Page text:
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Artists Arrested During Protest Outside
Metropolitan Museum Of Art
More than fifty police officers from numerous Manhattan
Precincts and a large contingent of Parks Enforcement officers
were called into action yesterday as the Parks Department
attempted day one of enforcing an artist permit system in front
of the Metropolitan Museum of Art. Members of A.R.T.I.S.T.
(Artists’ Response To Illegal State Tactics) set up their art
displays in defiance of a block long police barrier and began a
protest that lasted from eight A.M. until six P.M.
By nine A.M. the police had begun confiscating original art,
stuffing it into black plastic garbage bags and issuing
summonses ranging from two hundred to one thousand dollars
to the artists. More than 100 works of art were confiscated from the sixteen
artists who received summonses. Works of art were ripped out of artists’ hands
and torn out of closed portfolios and displays by Parks Enforcement officers
and uniformed police.
The police arrived on the scene in N.Y.P.D. vans at least one of which bore
the logo, Donated by The Central Park Conservancy.
The confiscations and summonses arbitrarily stopped as soon as
two television news crews and four newspaper reporters arrived
on the scene at 10 A.M.
The artists, many of whom are immigrants and political refugees
from China, the former Soviet Union and various Latin
American dictatorships, made speeches in their native languages
about freedom of expression, describing it as the main reason
they came to America. The police were verbally confronted by
numerous local residents and visitors to the museum including a
German tourist who likened the police action to those of the
Gestapo in Nazi Germany.
A.R.T.I.S.T. President Robert Lederman was arrested after he
used a piece of chalk to write, Giuliani=Police State and God
Bless America on the sidewalk in front of the police barricades.
As the police attempted to drag Lederman across Fifth Avenue
to a waiting police car approximately 100 artists surged over the
barricades and swarmed around the police. As Lederman, 47
was handcuffed and forced into the car artists surrounded the
police car and began chanting, let him go. Other artists laid
down in front of the car and prevented it from leaving. After a
few minutes the police unhandcuffed Lederman on the condition
that he calm the angry crowd. Lederman then asked the artists if they were
willing to give up their rights to which they loudly responded no. Lederman
led the artists back across Fifth Avenue and into the barricades where they
began chanting Artist Power. Four police and Parks Enforcement officers then
re-arrested Lederman and charged him with inciting a riot,
unlawful assembly and disorderly conduct. One other protester,
Antonio La Russia 27, an employee of the museum, was
charged along with Lederman with defacement of property with
chalk. Two artists, Mitchell Balmuth, 51 and Aki Davis were
charged with disorderly conduct and inciting a riot.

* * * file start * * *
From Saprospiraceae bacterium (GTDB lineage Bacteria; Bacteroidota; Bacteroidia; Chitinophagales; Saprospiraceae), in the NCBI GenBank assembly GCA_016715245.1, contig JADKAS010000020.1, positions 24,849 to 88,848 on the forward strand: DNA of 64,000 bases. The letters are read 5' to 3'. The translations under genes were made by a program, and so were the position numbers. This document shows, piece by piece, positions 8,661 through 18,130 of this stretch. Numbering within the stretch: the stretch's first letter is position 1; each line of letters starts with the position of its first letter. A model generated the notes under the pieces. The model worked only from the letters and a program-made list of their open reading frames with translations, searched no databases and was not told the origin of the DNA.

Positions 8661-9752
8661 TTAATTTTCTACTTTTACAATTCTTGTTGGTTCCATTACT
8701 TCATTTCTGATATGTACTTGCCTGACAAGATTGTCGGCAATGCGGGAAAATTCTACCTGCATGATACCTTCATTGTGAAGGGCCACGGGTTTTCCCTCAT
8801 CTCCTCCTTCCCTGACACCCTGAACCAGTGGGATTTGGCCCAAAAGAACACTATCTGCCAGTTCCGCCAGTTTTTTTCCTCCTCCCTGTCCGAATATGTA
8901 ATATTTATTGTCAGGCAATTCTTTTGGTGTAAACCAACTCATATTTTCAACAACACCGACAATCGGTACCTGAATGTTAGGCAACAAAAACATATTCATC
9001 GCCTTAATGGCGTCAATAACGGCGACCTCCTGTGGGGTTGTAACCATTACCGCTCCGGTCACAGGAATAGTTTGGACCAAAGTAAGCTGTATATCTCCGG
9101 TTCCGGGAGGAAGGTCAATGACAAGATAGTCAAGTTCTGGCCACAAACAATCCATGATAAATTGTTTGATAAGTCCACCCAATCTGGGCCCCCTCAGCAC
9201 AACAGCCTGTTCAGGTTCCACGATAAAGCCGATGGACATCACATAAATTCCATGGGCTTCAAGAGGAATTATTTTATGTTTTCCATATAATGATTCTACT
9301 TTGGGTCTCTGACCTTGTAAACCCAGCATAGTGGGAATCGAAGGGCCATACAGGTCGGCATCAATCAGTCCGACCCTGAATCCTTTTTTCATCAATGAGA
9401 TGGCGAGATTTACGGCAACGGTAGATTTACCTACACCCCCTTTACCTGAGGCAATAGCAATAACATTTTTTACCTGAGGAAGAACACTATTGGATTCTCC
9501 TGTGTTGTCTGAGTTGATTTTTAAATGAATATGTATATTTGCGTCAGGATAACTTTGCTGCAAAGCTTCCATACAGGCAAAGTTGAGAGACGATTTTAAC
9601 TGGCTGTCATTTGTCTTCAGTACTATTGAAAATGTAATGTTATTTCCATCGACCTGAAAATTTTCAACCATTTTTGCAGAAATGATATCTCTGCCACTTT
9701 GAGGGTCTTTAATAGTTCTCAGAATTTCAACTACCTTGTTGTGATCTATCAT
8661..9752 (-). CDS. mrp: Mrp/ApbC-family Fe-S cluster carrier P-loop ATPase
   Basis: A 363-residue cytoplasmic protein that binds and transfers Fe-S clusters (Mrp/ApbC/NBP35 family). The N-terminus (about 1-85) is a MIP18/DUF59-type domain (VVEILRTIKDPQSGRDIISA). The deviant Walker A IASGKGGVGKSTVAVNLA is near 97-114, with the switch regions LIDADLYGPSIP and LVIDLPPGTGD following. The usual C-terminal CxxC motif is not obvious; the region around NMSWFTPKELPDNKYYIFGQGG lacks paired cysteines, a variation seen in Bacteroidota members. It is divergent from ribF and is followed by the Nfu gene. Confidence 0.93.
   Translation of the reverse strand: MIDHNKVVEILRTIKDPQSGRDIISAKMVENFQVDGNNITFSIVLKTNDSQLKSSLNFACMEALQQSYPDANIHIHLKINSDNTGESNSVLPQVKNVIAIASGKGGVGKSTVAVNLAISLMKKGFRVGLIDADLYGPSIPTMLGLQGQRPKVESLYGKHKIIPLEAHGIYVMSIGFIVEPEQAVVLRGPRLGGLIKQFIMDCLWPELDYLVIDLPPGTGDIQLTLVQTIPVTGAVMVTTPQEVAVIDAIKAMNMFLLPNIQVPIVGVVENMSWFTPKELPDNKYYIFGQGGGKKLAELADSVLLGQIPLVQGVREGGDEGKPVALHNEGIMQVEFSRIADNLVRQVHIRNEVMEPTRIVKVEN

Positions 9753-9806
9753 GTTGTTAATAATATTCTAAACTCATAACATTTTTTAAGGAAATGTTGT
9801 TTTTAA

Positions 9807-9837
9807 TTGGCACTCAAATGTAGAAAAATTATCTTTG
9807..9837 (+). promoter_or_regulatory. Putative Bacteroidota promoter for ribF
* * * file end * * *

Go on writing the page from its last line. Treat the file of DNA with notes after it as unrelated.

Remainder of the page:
Lederman says the Parks Department is acting in contempt of
court, referring to a 1996 Federal Court ruling which said that
based on the First Amendment’s protection of speech, artists
need no license or permit to create, display or sell paintings,
photographs, limited edition prints or sculptures on public
property. The Parks Department was a named defendant in the
case along with Mayor Giuliani and the N.Y.P.D.
Parks Department Commissioner Henry Stern is quoted in a
2/26/98 Newsday article as saying that, “These are extremely
valuable spaces, and people who sell hot dogs there pay
$150,000 a year for the privilege and may not like having to set up next to an
artist who is there for free.” Lederman calls that the main issue. “It’s a
matter of $150,000 to sell hot dogs vs.free speech.”
The Metropolitan Museum’s President, William Leurs and
Director, Phillipe de Montebello issued a joint statement last
Friday distancing themselves from the Parks Departments’
policy while declining to take any action to prevent what they
described as the planned arrests and confiscations of art. On
Friday police officers went into the museum for twenty minutes
and then arrested Lederman for writing Stop Harassing Artists
with chalk on the sidewalk in front of the museum.
On Sunday, as soon as the art confiscations began, artists began handing out
leaflets with a penny taped to it, advising museum goers that the Met didn’t
care about artists and that to support their protest visitors should pay only
one cent admission. The Met receives City funds and is located on City
property, making their suggested eight dollar admission voluntary, and
admission possible for as little as one cent.
More than 5,000 of the leaflets
were distributed on Sunday in what the artists promise to be an
ongoing protest. The Metropolitan Museum was the only major
New York City art museum that refused to support the artists in
their lawsuit. According to Lederman the museum has so far
also refused to issue a statement supporting artists’ First
Amendment rights on public property or the decision in their
Federal lawsuit, granting them full First Amendment protection.
For information contact:Robert Lederman, President of
A.R.T.I.S.T. (Artists: Response To Illegal State Tactics)
Read the 2nd circuit ruling at our web site:
Parks Commissioner Henry J. Stern (212) 360-1305, Thomas
Rozinski, General Counsel Parks Department (212) 360-1314
William Leurs, President Metropolitan Museum of Art (212)
570-3900, Ashton Hawkins, Legal Counsel Metropolitan
Museum of Art (212) 570-3936, Central Park Conservancy
Also see NY Times 3/2/98 Metro section B1; Newsday 3/2/98
pg.A7; Village Voice 2/24/98 pg. 57